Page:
For me, modern times require that marriage exist as a sacrament between two individuals who agree to support each other in becoming better people. In that instance, people have to know a bit about themselves and what they really want. People have to ask each other questions to make sure that they are on the same page emotionally, psychologically and spiritually. More often than not, this is not the case. Comedian Chris Rock put it rather crudely: “If you are a Born Again Christian and your husband is a crack head, it ain’t gonna work.” The deeper message is if the essence of who you are is diametrically opposed to that of your partner it cannot work, but couples who barely have a clue about who they are and want they want rush to the alter everyday and sign up to participate in what has become an industrial complex, a business that is feuled by issuing tickets to enter instant "Holy Matrimony".

I say let’s create something that will help marriages serve individuals and families better than they are currently serving us. It benefits society when there are healthy and happy marriages. It creates strong families and stronger foundations and allows individuals to prosper. In support of this, why not offer free premarital classes where successful couples volunteer to share the secrets of their marriage's success? Also, make it mandatory that folks get at least 6 months of pre-marital counseling before they are eligible to apply for a marriage license. Provide a required reading list. One book that I happen to own is called 500 Hundred Questions You Should Ask Before You Get Married. It seems absurd but there are many things people neglect to ask each other like “Do you believe in Abortion” or “What role will religion play in the lives of our children.” These are all important questions that people need to ask each other. Ensure that couples take a financial management course. I have seen more marriages go down the drain because one person had a spending addiction or a gambling addiction that the partner was unaware existed.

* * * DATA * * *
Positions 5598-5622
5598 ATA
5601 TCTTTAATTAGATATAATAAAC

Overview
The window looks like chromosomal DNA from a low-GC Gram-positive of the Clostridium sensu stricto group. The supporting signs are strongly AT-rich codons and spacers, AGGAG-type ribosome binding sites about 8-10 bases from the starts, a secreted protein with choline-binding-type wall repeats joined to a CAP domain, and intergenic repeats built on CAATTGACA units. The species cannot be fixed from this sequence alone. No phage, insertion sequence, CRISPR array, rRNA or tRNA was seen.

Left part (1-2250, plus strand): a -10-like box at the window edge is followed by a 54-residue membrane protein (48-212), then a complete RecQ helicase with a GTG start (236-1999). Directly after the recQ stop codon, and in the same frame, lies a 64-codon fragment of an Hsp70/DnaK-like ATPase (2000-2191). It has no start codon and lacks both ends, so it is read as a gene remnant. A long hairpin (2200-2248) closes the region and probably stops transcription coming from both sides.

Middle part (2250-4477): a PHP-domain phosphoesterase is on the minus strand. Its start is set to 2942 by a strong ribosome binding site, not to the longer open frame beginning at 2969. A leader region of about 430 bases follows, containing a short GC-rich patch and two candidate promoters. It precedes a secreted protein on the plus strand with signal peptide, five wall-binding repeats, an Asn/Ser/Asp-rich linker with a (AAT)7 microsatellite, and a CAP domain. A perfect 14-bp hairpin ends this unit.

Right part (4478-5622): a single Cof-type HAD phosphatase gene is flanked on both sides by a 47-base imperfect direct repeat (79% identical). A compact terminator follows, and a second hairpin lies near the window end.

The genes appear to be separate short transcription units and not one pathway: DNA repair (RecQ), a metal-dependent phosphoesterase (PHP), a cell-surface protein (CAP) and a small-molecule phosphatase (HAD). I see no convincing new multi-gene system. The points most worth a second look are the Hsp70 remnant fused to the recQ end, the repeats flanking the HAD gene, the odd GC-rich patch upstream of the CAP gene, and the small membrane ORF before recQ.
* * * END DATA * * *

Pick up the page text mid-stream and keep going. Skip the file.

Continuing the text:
I have a friend who is a Sexologist. He created a basic questionnaire called a "Joining Questionaire" that he would give to couples and ask them to complete. Most could not. They knew that if they asked themselves the hard questions now that they might not make it to the alter.

One thing I know is this: If I ever find someone who I would consider spending my life with I would require that we spend some serious time doing “The Work” and asking ourselves the hard questions upfront. I have watched too many of my friends experience a great deal of heartache and pain because their good intentions toward one another and their deep love for each other simply was not enough!

A good marriage is much more than chance or a twist of fate. Like most things in life, a successful marriage requires learned skills that require hard work and both an individual and collective comittment to growth and evolution.